What's The Score

Author: 
G. St. C. Scotter
Date Published: 
1947-11-10
Source: 
Jamaica Gleaner
Page: 
14

The Team In Trinidad

I was much amused to see the Gleaner's correspondent in Trinidad refer to our football team as "the much vaunted football side." I would like to ask this writer who has been doing any "vaunting" of this side? Certainly not any competent Jamaican, sports critic, who are all quite certain we were in for a very poor time down there, owing to the low standard of the game here at present.

I must say, however, I did not expect quite the debacle that the side met in its first match against the Malvern Club—3-nil, with two more goals scored, but disallowed as off-side, not a single goal for Jamaica, and that against a Club side, made us shudder to think what would happen when we play the Intercolonial matches.

It should be noted that all five of Malvern's goals were scored by one forward, Blake, who apparently is not even considered good enough to be chosen for Trinidad.

As we all expected, the main fault was in the full backs, and in that peculiar type of game Lester Parke plays at centre half now-a-days, nevertheless, I must say I expected the forward line to be able to register at least once.

Can They Improve

Writing before the result of Thursday's match against B.G. I find myself wondering can anything be done to improve the composition of the side for the Inter-Colonial games?

The most necessary and obvious change to my mind would be to get Parke out of the centre half position, and put Malcolm McLean there, using either Parke or Walters to fill McLean's wing position.

Huntley DaCosta will probably come in for Willis at full-back, and the presence of Dickie Kinkead in the side will be a big help to the forward line; but I am afraid these changes are not likely to make very much difference against the overwhelming strength both Trinidad and B. G. can put in the field.

To our great relief, the side did very much better in their first Intercolonial engagement against British Guiana on Thursday, losing by the close margin of 2-nil, of which one was a penalty given away by Parke.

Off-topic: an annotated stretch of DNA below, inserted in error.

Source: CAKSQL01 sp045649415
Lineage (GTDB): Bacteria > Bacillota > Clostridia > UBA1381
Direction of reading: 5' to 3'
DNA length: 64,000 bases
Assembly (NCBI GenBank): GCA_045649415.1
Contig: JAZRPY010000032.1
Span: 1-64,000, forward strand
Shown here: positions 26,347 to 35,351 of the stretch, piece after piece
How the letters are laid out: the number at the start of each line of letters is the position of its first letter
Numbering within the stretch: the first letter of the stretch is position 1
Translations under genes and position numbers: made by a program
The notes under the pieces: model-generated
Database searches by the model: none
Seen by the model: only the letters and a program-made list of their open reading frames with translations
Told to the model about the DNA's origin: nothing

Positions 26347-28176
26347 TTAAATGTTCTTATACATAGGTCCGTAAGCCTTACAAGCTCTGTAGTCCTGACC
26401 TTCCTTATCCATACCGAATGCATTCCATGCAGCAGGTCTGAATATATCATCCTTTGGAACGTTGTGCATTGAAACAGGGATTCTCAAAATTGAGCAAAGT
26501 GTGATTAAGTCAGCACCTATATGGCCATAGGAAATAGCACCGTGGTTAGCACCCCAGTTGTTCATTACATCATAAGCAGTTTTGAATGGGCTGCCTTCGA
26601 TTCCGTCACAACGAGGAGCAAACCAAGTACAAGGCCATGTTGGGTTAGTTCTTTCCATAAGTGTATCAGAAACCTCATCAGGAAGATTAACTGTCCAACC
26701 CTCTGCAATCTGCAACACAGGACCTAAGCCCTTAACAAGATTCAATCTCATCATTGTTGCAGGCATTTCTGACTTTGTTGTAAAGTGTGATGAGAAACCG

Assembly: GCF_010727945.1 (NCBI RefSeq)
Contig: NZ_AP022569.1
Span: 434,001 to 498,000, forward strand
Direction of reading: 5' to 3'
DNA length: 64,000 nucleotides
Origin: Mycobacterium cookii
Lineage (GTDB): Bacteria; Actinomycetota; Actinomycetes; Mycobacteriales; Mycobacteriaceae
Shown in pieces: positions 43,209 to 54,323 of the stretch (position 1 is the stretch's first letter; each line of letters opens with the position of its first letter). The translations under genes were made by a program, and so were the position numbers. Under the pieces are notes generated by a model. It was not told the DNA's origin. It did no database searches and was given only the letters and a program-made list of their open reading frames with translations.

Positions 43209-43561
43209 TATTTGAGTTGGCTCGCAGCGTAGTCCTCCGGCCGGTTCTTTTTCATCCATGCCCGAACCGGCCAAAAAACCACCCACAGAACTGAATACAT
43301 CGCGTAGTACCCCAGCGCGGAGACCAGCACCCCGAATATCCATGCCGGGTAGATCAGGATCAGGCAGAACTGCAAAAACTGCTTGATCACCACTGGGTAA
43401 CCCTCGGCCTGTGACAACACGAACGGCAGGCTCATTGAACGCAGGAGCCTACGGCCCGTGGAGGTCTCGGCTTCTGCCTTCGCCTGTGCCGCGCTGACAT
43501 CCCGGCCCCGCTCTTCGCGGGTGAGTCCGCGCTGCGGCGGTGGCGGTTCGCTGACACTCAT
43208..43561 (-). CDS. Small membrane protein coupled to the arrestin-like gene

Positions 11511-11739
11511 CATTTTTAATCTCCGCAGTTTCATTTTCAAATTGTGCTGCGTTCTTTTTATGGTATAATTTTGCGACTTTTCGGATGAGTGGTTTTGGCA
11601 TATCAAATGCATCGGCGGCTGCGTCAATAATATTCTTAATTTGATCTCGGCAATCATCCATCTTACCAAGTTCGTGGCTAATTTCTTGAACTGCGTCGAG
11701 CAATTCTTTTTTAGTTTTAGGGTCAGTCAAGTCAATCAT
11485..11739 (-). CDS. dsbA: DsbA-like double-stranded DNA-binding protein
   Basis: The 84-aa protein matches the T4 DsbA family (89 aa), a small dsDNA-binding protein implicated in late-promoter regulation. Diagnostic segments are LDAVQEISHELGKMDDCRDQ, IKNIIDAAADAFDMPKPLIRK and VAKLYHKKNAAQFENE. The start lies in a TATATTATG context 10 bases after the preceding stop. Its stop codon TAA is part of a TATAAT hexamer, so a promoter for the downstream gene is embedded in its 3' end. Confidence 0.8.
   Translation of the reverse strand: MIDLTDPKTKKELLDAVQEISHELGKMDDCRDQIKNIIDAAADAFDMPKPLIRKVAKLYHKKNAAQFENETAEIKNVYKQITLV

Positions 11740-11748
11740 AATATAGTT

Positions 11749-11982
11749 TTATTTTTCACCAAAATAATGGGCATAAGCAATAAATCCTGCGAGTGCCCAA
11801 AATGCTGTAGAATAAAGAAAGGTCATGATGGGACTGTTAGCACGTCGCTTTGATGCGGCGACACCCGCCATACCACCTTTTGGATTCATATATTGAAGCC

As I anticipated, Huntley DaCosta came in at full back, and obviously must have performed well. I still think it would be better to let McLean take over for Parke at centre half.

The result of this match gives us much more hope for the first game against Trinidad to-day—but don't expect too much!

Why Are We So Poor?

Naturally, these defeats sharply point up the fact that football critics have been bemoaning over the past few seasons—why is Jamaica football so poor to-day?

As regards the present team, we must allow for the fact that November is a particularly bad month for us to send away a football side, since it does not allow us to use any schoolboy players.

Thus, Hamilton of J.C. and Cooper, of Munro, would have been a better pair of backs than the two we have down there, whilst Alexander of Wolmer's would also have been a useful addition to the line.

Again, some of Jamaica's best footballers of to-day are not in the Island, such as Delapenha and Heron, the Chicago "Black Hawk"; but even allowing for all these individual cases, it has to be admitted the general standard is the poorest it has been in our football history.

Looking at general causes, we note that fewer schoolboys come out of school football into Senior football than used to in the old days; a fact that must be attributed to a large extent to the sharp separation today between school and senior play, and the somewhat hysterical enthusiasm among the public for school football as such.

Were we to have a couple of the school sides playing with their Masters regularly in the Senior competition, as we used to in the days of the Martini's Cup, it would go a long way towards improving the standard.

This also brings up another significant point—in the Manning Cup schools of to-day we have not a single Master capable of representing any Senior Club, much less a Jamaica side; as compared to such giants of the old days as Sam Brown, J. M. Hall, Hugo Chambers etc.

We do not get out to Jamaica today the number of your Englishmen in banks, businesses, etc., who could play a good standard of football (or cricket for that matter) that we used to get formerly.

Jamaica Senior football during the war suffered badly in not having the regular competition against good British Regimental sides that they were accustomed to have—this is probably the biggest single factor responsible for to-day's poor standard.

A Point Of Technique

Technically, I think we have made a mistake in the last couple of seasons in experimenting with bastard W and V formations, which are essentially unsuitable to Jamaica ground conditions, and to the special abilities of Jamaica players; as well as being very difficult to teach to any amateur Club side.

Those seem to me to be the main reasons for our present "winter of discontent"—the course of time will remedy some of them, some of them the football authorities can remedy if they so decide, and some of them there is no visible remedy for.